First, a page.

When selling your house, the costs can really add up quickly. Often people don’t realise how much they will need to pay until the sale has already gone through. To help you we have listed some of the typical costs you will encounter when selling a house—and buying one—along with some tips to help keep the costs down.

Cost of selling a house

the true cost of selling a hosue

  • Legal fees
    A licensed conveyancer or solicitor must carry out all the legal work when selling your home. Generally, legal fees cost between £500-£1,000, though this can vary greatly
  • Estate agency fees 
    If you sell through a traditional estate agent you will need to pay fees when the house is sold—typically between 1 and 3 per cent of the sale price, plus VAT. Selling privately or using a property cash buyer—such as Reader’s Digest Property—means you avoid paying both estate agency and legal fees
  • Removal costs
    Removal companies cost between £300-£600 and more at weekends. Doing it yourself can save money, though can be stressful
  • Cosmetic updates
    Many people choose to do some cosmetic improvements to their property before putting it on the market hoping to sell it quicker or for more money. Improvements worth making are anything which may give the buyer an excuse to negotiate on the price following a survey. These can include electrics that need replacing, roof leaks, damp issues, plumbing that needs replacing, signs of woodworm and having no central heating. However, these improvements can also be time-consuming and costly. If you can’t afford to do these works then you may need to adjust your offer expectation
  • Council tax, mortgage repayments and running costs
    While waiting for your house to sell you will still need to pay council tax, mortgage repayments and running costs (such as utility bills). If this is more than you will be paying at any new property it’s important to factor these into your costs. An average house sale through a traditional estate agent takes around 6 months, however this can be much shorter or longer and is very difficult to predict.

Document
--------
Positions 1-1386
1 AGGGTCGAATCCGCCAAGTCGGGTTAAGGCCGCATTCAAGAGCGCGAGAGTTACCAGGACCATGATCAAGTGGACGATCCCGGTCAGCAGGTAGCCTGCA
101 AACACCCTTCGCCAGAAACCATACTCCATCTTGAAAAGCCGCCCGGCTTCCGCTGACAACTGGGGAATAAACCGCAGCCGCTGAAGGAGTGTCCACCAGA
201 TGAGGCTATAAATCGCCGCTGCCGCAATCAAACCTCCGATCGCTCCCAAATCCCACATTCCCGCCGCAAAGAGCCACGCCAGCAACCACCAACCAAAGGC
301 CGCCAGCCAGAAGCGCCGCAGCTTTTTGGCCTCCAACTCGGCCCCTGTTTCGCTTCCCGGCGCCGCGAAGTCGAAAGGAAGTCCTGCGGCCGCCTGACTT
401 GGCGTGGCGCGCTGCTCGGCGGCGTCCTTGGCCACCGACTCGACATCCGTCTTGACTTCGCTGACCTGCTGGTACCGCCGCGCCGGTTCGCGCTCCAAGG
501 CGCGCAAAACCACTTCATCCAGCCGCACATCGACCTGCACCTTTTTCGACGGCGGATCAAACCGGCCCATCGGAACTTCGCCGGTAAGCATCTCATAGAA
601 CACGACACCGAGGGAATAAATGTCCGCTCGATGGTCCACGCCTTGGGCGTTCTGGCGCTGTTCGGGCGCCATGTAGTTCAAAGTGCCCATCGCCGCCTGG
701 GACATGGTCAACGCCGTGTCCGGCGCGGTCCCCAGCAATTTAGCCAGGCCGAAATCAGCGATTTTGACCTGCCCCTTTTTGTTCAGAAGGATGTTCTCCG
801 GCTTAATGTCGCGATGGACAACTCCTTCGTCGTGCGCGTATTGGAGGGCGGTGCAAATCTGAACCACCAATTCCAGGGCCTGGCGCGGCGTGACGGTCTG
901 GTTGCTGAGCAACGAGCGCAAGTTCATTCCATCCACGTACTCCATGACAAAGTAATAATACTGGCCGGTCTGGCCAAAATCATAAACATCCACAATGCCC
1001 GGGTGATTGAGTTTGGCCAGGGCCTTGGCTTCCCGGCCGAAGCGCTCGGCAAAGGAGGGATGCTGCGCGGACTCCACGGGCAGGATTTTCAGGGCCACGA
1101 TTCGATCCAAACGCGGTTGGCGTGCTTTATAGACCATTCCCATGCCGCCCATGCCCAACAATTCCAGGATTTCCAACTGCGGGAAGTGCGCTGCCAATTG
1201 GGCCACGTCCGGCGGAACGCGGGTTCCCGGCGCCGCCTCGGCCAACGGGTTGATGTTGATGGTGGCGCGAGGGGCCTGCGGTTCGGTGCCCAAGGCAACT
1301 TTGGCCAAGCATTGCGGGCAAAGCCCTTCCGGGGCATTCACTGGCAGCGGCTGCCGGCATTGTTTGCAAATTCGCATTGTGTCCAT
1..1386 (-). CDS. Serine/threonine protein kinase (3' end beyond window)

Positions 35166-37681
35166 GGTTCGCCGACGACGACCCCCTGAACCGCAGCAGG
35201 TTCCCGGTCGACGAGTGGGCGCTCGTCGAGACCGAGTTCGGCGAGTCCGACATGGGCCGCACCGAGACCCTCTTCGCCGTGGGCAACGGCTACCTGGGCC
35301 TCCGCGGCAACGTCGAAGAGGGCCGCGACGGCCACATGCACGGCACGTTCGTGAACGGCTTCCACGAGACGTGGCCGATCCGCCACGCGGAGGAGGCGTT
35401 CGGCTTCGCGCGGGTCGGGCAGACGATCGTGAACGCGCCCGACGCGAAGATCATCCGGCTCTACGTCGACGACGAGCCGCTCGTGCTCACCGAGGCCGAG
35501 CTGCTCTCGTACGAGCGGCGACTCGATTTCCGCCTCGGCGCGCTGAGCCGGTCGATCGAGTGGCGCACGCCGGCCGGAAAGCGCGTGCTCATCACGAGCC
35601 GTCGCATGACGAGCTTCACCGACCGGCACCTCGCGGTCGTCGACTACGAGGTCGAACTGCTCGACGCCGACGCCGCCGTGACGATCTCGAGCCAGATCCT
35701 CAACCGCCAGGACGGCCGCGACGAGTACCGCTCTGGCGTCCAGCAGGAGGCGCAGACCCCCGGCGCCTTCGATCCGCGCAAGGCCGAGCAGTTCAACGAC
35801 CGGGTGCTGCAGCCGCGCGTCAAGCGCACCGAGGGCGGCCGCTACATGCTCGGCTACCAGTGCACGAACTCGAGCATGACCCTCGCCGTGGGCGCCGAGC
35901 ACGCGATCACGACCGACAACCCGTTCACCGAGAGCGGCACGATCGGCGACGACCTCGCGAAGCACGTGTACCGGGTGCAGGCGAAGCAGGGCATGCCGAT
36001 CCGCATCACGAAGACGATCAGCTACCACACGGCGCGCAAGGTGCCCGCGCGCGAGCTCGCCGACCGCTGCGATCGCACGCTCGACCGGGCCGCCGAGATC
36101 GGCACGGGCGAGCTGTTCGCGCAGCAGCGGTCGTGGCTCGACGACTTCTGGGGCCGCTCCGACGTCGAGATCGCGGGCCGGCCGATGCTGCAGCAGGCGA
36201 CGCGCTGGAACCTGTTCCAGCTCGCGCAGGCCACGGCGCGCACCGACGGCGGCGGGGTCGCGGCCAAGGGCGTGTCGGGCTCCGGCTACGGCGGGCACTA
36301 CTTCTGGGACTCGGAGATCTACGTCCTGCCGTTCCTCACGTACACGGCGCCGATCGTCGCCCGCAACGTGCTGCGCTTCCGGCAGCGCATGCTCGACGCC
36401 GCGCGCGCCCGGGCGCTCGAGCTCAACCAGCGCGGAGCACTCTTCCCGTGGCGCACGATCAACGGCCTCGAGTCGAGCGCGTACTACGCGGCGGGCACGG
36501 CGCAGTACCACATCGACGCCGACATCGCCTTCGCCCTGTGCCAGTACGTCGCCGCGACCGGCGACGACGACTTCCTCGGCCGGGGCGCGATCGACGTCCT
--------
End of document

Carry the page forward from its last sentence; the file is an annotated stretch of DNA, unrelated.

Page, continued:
Cost of buying a house

cost of buying a house

  • Stamp duty
    This is a government tax paid when buying a home of a certain value (currently over £125,000). The rate you pay depends on the purchase price of the property and whether it is the only property you own or a second (or third, fourth) property you will be the owner of
  • Valuation fee
    If you require a mortgage then the lender will usually want to carry out their own assessment of the property’s value. Many lenders charge for this and can cost between £150-£1,500, though some do it for free
  • Surveyor’s fee
    It’s wise to have a surveyor check the property you are buying for any issues. This can cost from £150 for a basic survey and from £600 for a structural survey. You may be able to upgrade the valuation survey carried out by your lender to include this—which could save you money
  • Legal fees
    You will need a licensed conveyor or solicitor to carry out legal work which generally costs between £500-£1,000. When buying a property they may also suggest some property searches are carried out—such as Land Registry, flood risk and local authority. These can add £250-£300 upwards to your costs
  • Electronic transfer fee
    If you need a mortgage this is a fee you need to pay for transferring the mortgage money from the lender to the solicitor. This is around £40-£50
  • Removal costs
    These will be in the region of £300-£600.

 

Stopping any unexpected costs when selling a house

Reader’s Digest has teamed up with expert property buyers HouseBuyFast to form Reader’s Digest Property. We cover all legal and valuation fees, and there are no estate agent fees.

We provide a guaranteed cash offer and can also complete the sale in a timescale to suit you.

For more information fill out the form below or contact us free on 0800 433 7979

 

Like us on Facebook and follow us on Twitter for more property advice

Enjoyed this story? Share it!

 

Related Posts